A third policy domainin which recognized religious minorities are confronted with problematic demands from the state concerns the public role expected to be played by their representative organs. We already mentioned that for pluralistic religions without hierarchical structures, the setting up of these organs runs counter to their theological self-understanding. But Evangelical churches, as well as mosques, have accepted their establishment as administrative organs with the sole purpose to mediate in the function of religion-state arrangements. In recent years, however, public authorities increasingly expect these administrators to publicly speak out in response to societal events. After the terrorist attacks in Paris (2015) and Brussels (2016), all “heads” of the religions were summoned by the federal government to jointly voice their concerns over religiously motivated violence and to harmoniously defend the “fundamental values” of Western civilization. Although the administrative bodies have no spiritual authority within their communities, they are also made publicly accountable for theological positions and spiritual activities within the communities they serve. Here, again, they are expected to follow the lead of the majoritarian religion. The Roman Catholic bishops, however, do indeed carry spiritual and practical responsibility for the churches in their dioceses and also have the authority to interfere in their community life.
In conclusion, the religion-state arrangements in Belgium and their effects on the recognized minority religions demonstrates two things. First, state actors increasingly utilize these policies to socialize religious communities into integrating and promoting secular liberal values. Such instrumentalization of FoRB legislation must be criticized, independent of how one appreciates these values in general. Second, a comparative approach demonstrates that minority religions are factually disadvantaged as they are regulated more strictly than the historically majoritarian Roman Catholic church and are expected to adapt themselves to its organizational and authoritative model (be it in a democratic manner). While past injustices can often be forgiven when giving attention to historical contingencies, it is problematic that in the past decades the inequality in the treatment of different recognized religious communities in Belgium has not diminished, but rather increased. At this very moment, new Flemish legislation on recognition and support of religious communities is being prepared. It is clear that also in this “Western” context ongoing attention because of protection and promotion of freedom of religion or belief is essential.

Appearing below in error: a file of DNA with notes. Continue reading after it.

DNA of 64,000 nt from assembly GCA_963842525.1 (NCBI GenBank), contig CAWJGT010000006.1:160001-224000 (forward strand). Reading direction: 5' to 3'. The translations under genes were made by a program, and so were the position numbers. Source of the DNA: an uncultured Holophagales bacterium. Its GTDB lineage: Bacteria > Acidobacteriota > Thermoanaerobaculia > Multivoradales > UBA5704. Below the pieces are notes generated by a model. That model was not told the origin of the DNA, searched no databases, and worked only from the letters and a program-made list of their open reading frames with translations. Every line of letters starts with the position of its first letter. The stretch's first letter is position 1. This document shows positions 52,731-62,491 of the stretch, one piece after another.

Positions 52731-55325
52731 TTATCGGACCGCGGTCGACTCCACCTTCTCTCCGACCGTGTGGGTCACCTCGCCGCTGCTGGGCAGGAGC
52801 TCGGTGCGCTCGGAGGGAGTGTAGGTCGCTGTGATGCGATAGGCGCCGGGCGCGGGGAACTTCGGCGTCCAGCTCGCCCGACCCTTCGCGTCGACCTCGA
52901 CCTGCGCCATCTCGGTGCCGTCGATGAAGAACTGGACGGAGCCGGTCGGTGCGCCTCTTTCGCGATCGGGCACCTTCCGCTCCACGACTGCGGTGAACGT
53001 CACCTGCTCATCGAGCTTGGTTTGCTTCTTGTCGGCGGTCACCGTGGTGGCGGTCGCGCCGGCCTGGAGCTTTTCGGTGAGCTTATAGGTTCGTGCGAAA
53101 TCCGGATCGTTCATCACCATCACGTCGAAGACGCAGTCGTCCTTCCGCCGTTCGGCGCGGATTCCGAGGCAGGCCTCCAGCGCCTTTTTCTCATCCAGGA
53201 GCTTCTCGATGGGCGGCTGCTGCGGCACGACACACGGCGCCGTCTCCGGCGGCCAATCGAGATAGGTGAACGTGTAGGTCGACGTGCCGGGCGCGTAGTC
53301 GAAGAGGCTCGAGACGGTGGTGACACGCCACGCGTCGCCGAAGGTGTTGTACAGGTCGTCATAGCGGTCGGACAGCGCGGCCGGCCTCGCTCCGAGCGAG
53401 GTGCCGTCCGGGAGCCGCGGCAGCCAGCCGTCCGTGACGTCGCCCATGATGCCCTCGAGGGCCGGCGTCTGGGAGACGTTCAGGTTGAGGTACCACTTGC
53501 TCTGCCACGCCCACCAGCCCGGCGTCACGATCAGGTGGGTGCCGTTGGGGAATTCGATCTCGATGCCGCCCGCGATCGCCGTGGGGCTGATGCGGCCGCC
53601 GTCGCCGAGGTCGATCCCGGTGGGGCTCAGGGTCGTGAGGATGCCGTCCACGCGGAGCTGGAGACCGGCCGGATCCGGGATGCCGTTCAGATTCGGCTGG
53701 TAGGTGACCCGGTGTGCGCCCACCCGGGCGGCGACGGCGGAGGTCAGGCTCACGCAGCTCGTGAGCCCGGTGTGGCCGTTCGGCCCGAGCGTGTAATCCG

Jelle Creemers and Hans Geybels, eds., Religion and State in Secular Europe Today. Theoretical Perspectives and Case Studies, Annua Nuntia Lovaniensia 79 (Leuven: Peeters, 2019).
 For an overview, see Stéphanie Wattier, Le financement public des cultes et des organisations philosophiques non confessionnelles. Analyse de constitutionnalité et de conventionnalité(Brussels: Bruylant, 2016).
 Louis-Léon Christians and Stéphanie Wattier, “Funding of Religious and Non-Confessional Organizations: The Case of Belgium,” in Public Funding of Religions in Europe, ed. Francis Messner (London: Routledge, 2016), 51–73.
 Adriaan Overbeeke, “(Eenheids-)vertegenwoordiging van erkende religies in het Belgische eredienstenrecht: Pleidooi voor een gedifferentieerde benadering,” Recht, Religie en Samenleving2013, no. 2 (2013): 5–43.